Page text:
Huffman-coding English words

Introduction

We know that some letters occur more frequently than others in English text. E and T are the two most common letters. A typical homework exercise for computer science students is to write a program that creates an optimal Huffman code for the English alphabet, and try to encode some texts with it to observe the compression achieved.

Let’s take it a step further and consider English words instead of individual letters. In a typical block of text, some words – like the, and, is – occur far more often than others. What would happen if we replaced common words with short letter sequences and uncommon words with longer sequences – what would the result look like? Consider this as an experiment in increasing the information entropy of natural language text...

Sample text

For these encoding experiments, the full text of the book Alice’s Adventures in Wonderland by Lewis Carroll was used. The text was preprocessed to remove the hard line wrapping newlines within paragraphs because the encoding schemes described here will change the word lengths and thus the line lengths. When you view the full text files, you will need a text editor that supports soft line wrapping.

Full text files:

Paragraph samples: (Tip: hover over an encoded word to see the original word)

Original Sort coding Huffman coding
CHAPTER IV. The Rabbit Sends in a Little Bill MX aIV. B Ec aSends l e Bk Je TzvHR. AhEhBAFKWAHdRCMIPPVF QJ
'Hand it over here,' said the Dodo. 'Ie g fa eb,' k b Ma. 'CTNKEshEPGI,' cDAND.
Alice was beginning to get very tired of sitting by her sister on the bank, and of having nothing to do: once or twice she had peeped into the book her sister was reading, but it had no pictures or conversations in it, 'and what is the use of a book,' thought Alice 'without pictures or conversations?' M n ke d em bg wr f pv ci q rg v b bkt, c f pg fo d bt: fp bd bdd h z bqz cv b nq q rg n bii, ba g z bs bhx bd bxt l g, 'c bh bi b ga f e nq,' cm M 'fq bhx bd bxt?' xlTFOCXAdgaUXkBUAGqbAXDAUT, JUZAGuOGk: HEAZqN YAJAQVBaDAERAGqblLFNWIKi, AchAJBTACFAZAwW dAK, 'JBIBGDGAURji,' Bex'EGACFAZAwW?'
Alice was not a bit hurt, and she jumped up on to her feet in a moment: she looked up, but it was all dark overhead; before her was another long passage, and the White Rabbit was still in sight, hurrying down it. There was not a moment to be lost: away went Alice like the wind, and was just in time to hear it say, as it turned a corner, 'Oh my ears and whiskers, how late it's getting!' She was close behind it when she turned the corner, but the Rabbit was no longer to be seen: she found herself in a long, low hall, which was lit up by a row of lamps hanging from the roof. M n bc e jo bop, c h xx bo v d q ip l e fy: h eo bo, ba g n w bmb aoverhead; ex q n hq fs bht, c b Gh Ec n mo l pu, ahurrying bq g. Br n bc e fy d bb bpo: gp cf M cb b cmc, c n du l cr d kl g ed, p g ka e bes, 'Ep dh bap c buf, cq xy g't hs!' H n lx lv g ch h ka b bes, ba b Ec n bs bpn d bb ks: h fl ce l e fs, ko qo, dn n alit bo ci e chk f alamps boh ea b yq. xlAeRgEpfLP, JYrNBKAXOAGXQdRXv: YCOHr, AchlAMATWSAjFLpFNW; HHAGlHAEVACJ, JDGmEhlTXdaQ, pfLLAAIKi BRAK. EtlAeRGvOAYART: HjBPxBSDAmN, JlCQdCKOQQhHv, shHsRADz, 'jxBpADlJANT, CVARiAK'AHiFPPIKi!' EAlTnTohBVYHsDADz, AcDEhlBTAsOOAYAPn: YELCedRAsQ, gzZp, CJlVIAFBKBURApgUVNtkAHASGCSDLSSAI.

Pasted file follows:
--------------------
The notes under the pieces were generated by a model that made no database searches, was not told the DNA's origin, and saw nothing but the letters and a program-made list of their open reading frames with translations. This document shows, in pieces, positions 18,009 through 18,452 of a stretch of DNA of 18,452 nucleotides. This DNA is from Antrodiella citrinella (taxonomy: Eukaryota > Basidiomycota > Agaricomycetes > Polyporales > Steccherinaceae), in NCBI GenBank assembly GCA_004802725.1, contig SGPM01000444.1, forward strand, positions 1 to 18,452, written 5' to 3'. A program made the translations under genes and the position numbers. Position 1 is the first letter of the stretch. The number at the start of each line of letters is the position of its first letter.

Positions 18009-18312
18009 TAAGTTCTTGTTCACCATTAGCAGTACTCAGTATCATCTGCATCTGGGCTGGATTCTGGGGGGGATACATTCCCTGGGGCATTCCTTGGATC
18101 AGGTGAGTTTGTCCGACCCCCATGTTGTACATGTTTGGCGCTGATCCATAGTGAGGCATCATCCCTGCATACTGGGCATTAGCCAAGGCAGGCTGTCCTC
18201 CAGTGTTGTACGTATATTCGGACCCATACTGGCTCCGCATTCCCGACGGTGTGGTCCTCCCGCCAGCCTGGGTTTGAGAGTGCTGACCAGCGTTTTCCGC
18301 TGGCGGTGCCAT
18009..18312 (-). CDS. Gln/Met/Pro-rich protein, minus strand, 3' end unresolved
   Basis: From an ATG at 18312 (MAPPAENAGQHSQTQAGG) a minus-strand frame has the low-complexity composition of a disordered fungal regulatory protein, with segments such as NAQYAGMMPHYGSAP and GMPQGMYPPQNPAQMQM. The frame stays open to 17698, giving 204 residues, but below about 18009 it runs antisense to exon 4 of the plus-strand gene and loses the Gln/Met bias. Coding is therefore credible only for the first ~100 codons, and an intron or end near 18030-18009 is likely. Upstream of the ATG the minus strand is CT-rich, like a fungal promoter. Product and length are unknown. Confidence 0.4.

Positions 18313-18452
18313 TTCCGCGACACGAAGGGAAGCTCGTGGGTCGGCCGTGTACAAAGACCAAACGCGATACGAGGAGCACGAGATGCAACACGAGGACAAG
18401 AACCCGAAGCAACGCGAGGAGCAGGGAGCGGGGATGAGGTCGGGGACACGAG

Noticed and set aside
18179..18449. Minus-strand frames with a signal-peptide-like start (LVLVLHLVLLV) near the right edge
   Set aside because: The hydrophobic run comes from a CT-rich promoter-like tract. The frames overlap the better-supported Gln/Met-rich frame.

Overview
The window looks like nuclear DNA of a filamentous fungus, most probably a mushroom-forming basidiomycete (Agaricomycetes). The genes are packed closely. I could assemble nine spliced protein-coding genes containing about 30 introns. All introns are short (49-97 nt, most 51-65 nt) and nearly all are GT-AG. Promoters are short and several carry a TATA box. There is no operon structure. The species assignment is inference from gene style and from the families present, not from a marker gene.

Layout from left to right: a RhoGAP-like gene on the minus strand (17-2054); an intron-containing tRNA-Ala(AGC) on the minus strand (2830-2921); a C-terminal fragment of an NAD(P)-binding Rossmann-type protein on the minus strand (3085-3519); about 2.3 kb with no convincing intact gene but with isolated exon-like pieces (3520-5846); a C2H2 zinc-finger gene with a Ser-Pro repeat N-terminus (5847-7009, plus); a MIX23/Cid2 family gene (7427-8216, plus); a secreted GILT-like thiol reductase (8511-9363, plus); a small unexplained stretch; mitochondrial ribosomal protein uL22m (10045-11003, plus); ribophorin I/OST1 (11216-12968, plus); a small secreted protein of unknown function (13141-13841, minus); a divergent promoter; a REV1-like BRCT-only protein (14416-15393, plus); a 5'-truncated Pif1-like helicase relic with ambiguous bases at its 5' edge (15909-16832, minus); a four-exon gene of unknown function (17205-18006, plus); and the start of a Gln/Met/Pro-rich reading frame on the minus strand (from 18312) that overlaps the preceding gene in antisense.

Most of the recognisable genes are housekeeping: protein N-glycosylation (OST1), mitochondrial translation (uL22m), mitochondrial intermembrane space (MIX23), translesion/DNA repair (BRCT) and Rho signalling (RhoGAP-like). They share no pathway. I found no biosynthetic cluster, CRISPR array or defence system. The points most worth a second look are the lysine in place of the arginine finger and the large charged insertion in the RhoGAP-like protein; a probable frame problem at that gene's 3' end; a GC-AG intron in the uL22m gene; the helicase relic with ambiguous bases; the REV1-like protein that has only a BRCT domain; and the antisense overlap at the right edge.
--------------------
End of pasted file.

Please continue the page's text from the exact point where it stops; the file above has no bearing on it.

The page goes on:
Codebook sample for sort coding:

```a ESC
b the
c and
d to
e a
f of
g it
h she
i i
j you
k said
l in
m alice
n was
o that
...
fw tell
fx hare
fy moment
fz put
ga use
gb d
...
cmi wretched
cmj yawned
cmk yawning
cml year
cmm years```

Codebook sample for Huffman coding:

```AA “y”
ABA “too”
ABB “tongue”
ABC “tm”
ABD “tiny ”
...
AF “t ”
AG “her ”
AH “s ”
AI “f”
AJ “had ”
AK “it”
AL “Alice”
AM “all ”
...
Azx “Knave”
Azy “Keep ”
Azz “J”
BA “S”
BB “out ”
BC “he ”
BDA “Its ”
BDB “IT ”
BDC “IT”
BDD “Hush”
BDE “Hart”
...
BI “what ”
BJ “you”
BK “up ”
BL “Project ”
BM “were ”
BN “if ”
BO “one ”
BP “went ”
BQ “have ”
BR “down ”
BS “like ”
BT “no ”
...
I “i”
J “and ”
K “n”
L “r”
M “s”
N “a”
O “to ”
P “t”
...
uy “tree ”
uz “tree”
v “I”
w “that ”
x “Alice ”
y “at ”
z “with ”```

Algorithms

First, let’s clarify how the input text is interpreted. We assume that it is in plain text format (no markup, HTML, etc.). We define the input text to be a sequence of tokens, where each token is either a single symbol (such as space, punctuation, number, newline) or a word (a sequence of consecutive uppercase/lowercase letters). We also disallow two-word tokens being adjacent (e.g. we can’t treat tome as the two consecutive words to me with no symbols in between).

Sort coding

We start by illustrating a simpler algorithm before considering Huffman coding. If we encode each input word into some other word, then word boundaries are preserved by the symbols and each encoded word is still easily decodable. In particular, we don’t need to make use of the prefix decodability property of Huffman codes.

Therefore, we can devise a simple coding scheme based on sorting:

1. Count the number of occurrences of each word in the text.

2. Assign a codeword to each unique word, starting with the most frequent word and working downward in frequency. The most frequent word is given the codeword a, the next word is given b, next c, ..., z, aa, ab, ..., az, ba, bb, ..., zz, baa, etc.

3. Write the word-codeword mapping to the output. (Otherwise decoding is impossible.)